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The Daily Utah Chronicle

The University of Utah's Independent Student Voice

The Daily Utah Chronicle

The University of Utah's Independent Student Voice

The Daily Utah Chronicle

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The Fab Four are the difference on defense

By Tony Pizza

Eric Weddle has been the marquee name on the Utes’ defense since spring ball begin. It’s true Weddle can shut down opposing receivers faster than E. coli can halt the sale of spinach, but No. 32 isn’t the sole reason the defense has looked sharp so far. It’s hardly a secret that the U’s past two opponents could make Weber State’s defense look fearsome, but the defensive line has anchored the strong showing-especially against the run-for Kyle Whittingham’s squad thus far.

“We’ve had good success defending the run, (and) we’ve generated eight sacks,” Whittingham said. “If we continue to sustain, and play the way we’ve been playing, we’ve got a chance to become a very good defense.”

A defensive lineman doesn’t just dance a version of the cha-cha with a 300-pound man in a different-colored jersey. The defensive line is the anchor to the defense. When a defensive line has the ability to slow down the running game, it makes an opponent one-dimensional and easier to exploit. The basic job of the D-line’s is simple: Penetrate the offensive line, wrap up the guy with the ball and tip the pigskin if it’s tossed in the air.

The U’s defensive line features a vital combination of power and speed. This combination allows the front four to be extremely physical on the defensive side of the ball-a priceless asset to a successful defense. The men in the middle are defensive tackles Paul Soliai and Kelly Talavou. Both of these guys are amazingly quick for their size and strength. Talavou and Soliai have quick moves off the snap of the football, which allows them to successfully plug the running lanes and get pressure in the behind the line of scrimmage.

“They’re strong, man, as you can see. In the middle, they’re real powerful up front,” said teammate and fellow D-lineman Martail Burnett.

Burnett and Soli Lefiti play the ends on the defensive line. Both players have the strength to fend off blockers, and Burnett has the speed and athleticism on him to push opponents’ running games to the edges, which gives the rest of the defense time to make plays on the ball.

Coach Whittingham said the strength and physicality of the front four is what makes the D-line so effective.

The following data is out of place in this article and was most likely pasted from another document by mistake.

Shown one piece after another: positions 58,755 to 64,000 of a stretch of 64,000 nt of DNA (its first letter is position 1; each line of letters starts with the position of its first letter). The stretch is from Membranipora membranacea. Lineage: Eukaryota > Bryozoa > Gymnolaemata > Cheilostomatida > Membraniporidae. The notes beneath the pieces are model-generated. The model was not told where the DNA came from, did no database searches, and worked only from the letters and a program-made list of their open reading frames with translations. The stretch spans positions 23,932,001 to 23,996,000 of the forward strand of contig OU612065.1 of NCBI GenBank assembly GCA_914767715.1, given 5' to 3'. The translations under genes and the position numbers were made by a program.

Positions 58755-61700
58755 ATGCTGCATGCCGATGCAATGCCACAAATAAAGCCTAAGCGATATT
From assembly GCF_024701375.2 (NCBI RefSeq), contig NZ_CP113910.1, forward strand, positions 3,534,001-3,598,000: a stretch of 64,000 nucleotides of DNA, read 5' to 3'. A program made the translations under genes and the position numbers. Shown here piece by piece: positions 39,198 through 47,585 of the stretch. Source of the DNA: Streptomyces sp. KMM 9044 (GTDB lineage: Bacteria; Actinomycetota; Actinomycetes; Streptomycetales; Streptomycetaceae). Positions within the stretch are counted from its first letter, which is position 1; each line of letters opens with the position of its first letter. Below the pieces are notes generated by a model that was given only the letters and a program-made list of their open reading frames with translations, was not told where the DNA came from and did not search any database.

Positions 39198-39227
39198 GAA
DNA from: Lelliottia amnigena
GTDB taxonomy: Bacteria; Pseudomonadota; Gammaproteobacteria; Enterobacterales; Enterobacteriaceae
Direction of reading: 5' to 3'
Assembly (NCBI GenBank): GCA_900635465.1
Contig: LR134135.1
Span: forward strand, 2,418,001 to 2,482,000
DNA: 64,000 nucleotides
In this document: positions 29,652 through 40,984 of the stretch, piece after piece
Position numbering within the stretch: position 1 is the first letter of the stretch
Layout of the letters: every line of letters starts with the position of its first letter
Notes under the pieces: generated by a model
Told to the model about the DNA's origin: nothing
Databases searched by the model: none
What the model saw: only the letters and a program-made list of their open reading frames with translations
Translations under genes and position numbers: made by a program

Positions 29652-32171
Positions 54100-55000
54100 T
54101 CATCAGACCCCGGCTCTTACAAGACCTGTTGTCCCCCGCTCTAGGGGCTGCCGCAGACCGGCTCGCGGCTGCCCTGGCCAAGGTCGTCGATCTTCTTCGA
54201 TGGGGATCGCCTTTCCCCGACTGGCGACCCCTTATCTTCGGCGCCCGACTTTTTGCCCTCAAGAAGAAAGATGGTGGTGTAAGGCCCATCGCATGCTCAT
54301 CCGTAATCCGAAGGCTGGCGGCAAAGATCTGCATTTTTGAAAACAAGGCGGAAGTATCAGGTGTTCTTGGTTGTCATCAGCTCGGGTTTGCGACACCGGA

“We’re so physical. The physicality of Kelly Talavou and Paul Solei, Gabe Long, a new addition, Martail Burnett who can use his speed and athleticism on the edge, and we have Soli Lefiti, who’s a combination of size and strength,” he said.

Although UCLA handed the Utes a disappointing first-week loss, the defensive line was a bright spot in an otherwise mediocre team performance. The D-line was largely responsible for holding the Bruins to 107 yards on 41 carries, which translates to 2.6 yards per attempt. Ask any football coach in the country, and they will tell you they can make mountains out of that kind of mud.

“We allowed 2.6 yards a carry, which is outstanding. We do that all year long and our rush defense is going to be one of the best, if not the best, in the conference,” Whittingham said after the loss to UCLA.

The defensive line has been especially effective getting in the backfield and disrupting opposing running games this year. The front four has anchored another solid performance the following week against Northern Arizona. The defensive line held NAU to 74 yards on the ground on 26 carries-a skimpy 2.8 yards-per-carry average. The D-line also had 4.5 tackles for loss and three sacks, good for 25 total lost yards. The defensive line followed up the NAU performance with a manhandling of Utah State’s running game. The U held USU to 34 yards on 29 running plays, barely one yard per attempt.

It appears that the U’s defensive line wants to make a habit of keeping teams under three yards per carry. If the front four can continue that trend, the defensive linemen are going to allow guys like Weddle, Brice McCain and Casey Evans the opportunity to focus less on the run, and more on shutting down the opponent’s air attack.

Like any good team, the defensive line knows that it has only played three games, and the front four need to continue to improve to give the team a solid chance of winning for the entire year.

“We’ve been doing pretty good so far,” Burnett said. “We’ve got to continue to get better, continue to get to the quarterback faster, stuff the run behind the line a little bit more, but for the most part, we’re doing fairly well against the teams we’ve played.”

If the Utes’ D-line gets much better, the rest of the U’s opponents might want to look out. The Mountain West is going to have its hands full trying to keep Talavou and Soliai from exploding off the ball and into the backfield and blowing up another run attempt. The MWC teams will also have their hands full trying to keep Burnett and Lefiti from torching the edges and flushing the quarterback out of the pocket. That’s a tall order-but one defensive coordinator, Gary Anderson, and his squad feel more than ready to take on.

Lennie Mahler

Utah linebacker Sylvester Stevenson breaks through the Northern Arizona offensive with other Ute defenders to take down NAU quarterback Jason Murrietta in the first half of the Sept. 9 win at Rice-Eccles Stadium.

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